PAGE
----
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Google’s Real Secret Spy Program? Secure FTP

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Google does not participate in any government program involving a lockbox or other equipment installed at its facilities to transfer court-ordered data to the government, a company spokesman says, refuting with some finality one of the lingering theories about the NSA’s PRISM program.

Instead the company transmits FISA information the old fashioned way: by hand, or over secure FTP.

“When required to comply with these requests, we deliver that information to the US government — generally through secure FTP transfers and in person,” Google spokesman Chris Gaither told Wired. “The US government does not have the ability to pull that data directly from our servers or network.”

The unequivocal statement is meant to set the record straight on information reported and suggested in stories about the PRISM program, which described a system whereby nine internet companies, including Google, Yahoo and Facebook had special equipment installed in their facilities that allowed NSA analysts sitting at their desks to query the data directly.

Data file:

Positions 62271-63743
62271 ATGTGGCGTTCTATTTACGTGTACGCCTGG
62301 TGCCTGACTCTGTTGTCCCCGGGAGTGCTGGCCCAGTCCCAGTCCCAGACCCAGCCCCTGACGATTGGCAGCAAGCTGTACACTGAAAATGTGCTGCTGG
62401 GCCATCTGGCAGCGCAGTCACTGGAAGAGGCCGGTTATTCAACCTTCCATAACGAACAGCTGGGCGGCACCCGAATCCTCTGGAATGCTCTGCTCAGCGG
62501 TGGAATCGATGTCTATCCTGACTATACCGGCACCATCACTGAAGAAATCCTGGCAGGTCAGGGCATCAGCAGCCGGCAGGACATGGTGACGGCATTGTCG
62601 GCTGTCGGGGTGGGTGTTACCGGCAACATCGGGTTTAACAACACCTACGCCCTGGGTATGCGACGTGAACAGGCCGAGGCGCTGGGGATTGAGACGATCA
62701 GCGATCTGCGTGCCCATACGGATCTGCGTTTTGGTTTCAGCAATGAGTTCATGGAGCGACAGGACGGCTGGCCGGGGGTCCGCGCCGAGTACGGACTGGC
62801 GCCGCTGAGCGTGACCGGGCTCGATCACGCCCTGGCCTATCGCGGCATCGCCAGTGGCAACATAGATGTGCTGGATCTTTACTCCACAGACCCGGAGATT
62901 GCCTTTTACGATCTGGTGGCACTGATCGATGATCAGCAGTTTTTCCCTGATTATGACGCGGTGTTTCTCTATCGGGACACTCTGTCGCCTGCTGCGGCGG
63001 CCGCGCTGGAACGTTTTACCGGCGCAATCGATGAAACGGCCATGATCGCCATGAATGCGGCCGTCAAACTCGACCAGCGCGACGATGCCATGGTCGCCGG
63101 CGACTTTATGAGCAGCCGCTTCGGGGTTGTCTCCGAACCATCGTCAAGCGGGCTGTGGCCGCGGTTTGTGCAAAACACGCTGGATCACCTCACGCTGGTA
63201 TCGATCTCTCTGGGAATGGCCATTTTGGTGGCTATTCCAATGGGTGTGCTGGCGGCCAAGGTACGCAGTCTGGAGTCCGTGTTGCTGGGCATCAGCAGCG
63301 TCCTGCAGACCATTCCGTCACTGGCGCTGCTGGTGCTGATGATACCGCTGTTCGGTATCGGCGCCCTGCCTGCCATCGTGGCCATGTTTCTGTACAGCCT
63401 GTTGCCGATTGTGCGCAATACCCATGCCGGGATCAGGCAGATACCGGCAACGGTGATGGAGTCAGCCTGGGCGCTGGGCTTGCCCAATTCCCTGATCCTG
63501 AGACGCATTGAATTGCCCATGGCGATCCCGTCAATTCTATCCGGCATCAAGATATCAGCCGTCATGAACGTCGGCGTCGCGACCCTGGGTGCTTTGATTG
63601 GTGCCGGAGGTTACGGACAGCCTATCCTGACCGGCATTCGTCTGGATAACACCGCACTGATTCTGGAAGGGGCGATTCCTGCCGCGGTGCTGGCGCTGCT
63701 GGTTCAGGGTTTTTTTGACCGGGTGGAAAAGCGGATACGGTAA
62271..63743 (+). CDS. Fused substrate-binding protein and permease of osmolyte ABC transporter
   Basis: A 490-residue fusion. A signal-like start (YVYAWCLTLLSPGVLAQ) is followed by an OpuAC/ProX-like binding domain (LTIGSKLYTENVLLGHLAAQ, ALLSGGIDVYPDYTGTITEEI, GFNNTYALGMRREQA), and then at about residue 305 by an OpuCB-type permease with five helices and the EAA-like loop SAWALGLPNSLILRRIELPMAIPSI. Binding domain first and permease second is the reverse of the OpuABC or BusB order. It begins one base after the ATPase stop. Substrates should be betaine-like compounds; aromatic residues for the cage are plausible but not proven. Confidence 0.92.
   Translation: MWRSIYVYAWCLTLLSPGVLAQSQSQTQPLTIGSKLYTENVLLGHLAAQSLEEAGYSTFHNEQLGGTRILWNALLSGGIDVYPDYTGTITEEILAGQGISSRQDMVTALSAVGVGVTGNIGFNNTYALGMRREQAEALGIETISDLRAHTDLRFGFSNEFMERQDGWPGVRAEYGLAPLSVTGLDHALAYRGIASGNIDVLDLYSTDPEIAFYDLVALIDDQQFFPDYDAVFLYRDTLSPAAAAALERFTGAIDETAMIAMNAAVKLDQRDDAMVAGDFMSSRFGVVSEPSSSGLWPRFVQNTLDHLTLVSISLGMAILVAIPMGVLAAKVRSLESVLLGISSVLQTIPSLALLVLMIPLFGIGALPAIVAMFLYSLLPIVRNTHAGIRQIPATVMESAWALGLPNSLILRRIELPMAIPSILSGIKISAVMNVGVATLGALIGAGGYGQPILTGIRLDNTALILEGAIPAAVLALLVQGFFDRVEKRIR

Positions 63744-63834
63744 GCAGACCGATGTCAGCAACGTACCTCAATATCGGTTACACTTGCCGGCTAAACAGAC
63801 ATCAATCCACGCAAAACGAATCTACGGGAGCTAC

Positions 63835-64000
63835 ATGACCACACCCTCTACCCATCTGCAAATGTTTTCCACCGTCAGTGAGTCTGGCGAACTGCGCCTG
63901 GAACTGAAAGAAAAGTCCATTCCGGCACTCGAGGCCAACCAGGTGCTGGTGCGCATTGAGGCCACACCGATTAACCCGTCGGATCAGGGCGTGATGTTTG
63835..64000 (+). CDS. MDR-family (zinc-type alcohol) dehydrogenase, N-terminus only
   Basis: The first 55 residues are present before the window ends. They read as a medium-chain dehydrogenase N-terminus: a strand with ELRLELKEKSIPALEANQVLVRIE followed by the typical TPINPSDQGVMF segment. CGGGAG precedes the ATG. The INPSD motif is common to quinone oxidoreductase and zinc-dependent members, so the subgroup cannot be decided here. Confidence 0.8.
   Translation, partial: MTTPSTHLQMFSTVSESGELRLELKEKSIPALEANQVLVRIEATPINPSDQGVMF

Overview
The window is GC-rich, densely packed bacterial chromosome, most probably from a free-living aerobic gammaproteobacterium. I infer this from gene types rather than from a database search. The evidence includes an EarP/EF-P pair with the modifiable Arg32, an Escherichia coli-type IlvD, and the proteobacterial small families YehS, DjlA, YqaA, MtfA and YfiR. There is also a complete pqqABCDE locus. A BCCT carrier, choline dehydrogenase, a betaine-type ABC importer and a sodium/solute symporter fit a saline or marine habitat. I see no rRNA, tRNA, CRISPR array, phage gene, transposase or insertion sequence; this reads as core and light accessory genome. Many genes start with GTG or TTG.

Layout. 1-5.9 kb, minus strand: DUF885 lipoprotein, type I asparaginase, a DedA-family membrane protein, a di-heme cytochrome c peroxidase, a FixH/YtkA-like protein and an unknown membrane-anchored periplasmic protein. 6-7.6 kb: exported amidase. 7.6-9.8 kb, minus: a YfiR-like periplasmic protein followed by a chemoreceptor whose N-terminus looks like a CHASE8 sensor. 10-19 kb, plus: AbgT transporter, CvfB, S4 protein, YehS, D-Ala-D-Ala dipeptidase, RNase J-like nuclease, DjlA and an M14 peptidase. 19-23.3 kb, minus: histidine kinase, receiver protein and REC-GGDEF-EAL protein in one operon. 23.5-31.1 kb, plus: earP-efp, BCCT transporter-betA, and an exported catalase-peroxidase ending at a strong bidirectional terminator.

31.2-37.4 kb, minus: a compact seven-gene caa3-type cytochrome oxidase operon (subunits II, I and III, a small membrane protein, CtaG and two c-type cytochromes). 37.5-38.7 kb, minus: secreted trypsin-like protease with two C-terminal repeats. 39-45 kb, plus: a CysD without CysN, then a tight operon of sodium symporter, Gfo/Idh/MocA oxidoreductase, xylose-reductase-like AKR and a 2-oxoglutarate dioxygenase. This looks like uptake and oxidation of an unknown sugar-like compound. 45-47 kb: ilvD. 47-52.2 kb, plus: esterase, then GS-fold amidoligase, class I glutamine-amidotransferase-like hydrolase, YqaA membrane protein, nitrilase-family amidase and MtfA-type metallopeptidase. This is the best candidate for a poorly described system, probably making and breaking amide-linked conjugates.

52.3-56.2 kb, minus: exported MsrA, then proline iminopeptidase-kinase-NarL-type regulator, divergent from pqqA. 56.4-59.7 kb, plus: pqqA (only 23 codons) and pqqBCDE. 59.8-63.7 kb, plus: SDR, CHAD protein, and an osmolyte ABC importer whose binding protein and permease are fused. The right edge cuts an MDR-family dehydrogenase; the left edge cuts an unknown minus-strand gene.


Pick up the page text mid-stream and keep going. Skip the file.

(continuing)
But Gaither asserted that the company had no such equipment installed.

“We refuse to participate in any program — for national security or other reasons — that requires us to provide governments with access to our systems or to install their equipment on our networks,” he said. “We have been asked to do things in the past and we have declined.”

Stories about PRISM, published by the Guardian and Washington Post, were based on a 41-slide PowerPoint presentation that former NSA system administrator Edward Snowden leaked to them. Initially, the papers reported that PRISM was a bulk-collection program that allowed the National Security Agency to tap directly into the servers of the nine companies to extract audio and video chats, photographs, e-mails, documents, and connection logs of foreign targets.

The CEOs of Google and Facebook denied that the government had a backdoor into their systems or that they provided the government with bulk data. Other companies identified as being part of the program denied participating in it as well.

In the wake of denials, the Post revised its story to say that instead of direct access to servers, the companies had installed special systems that stored data that NSA analysts could directly access from their desktops at Ft. Meade and elsewhere.

Read the rest at Wired, here

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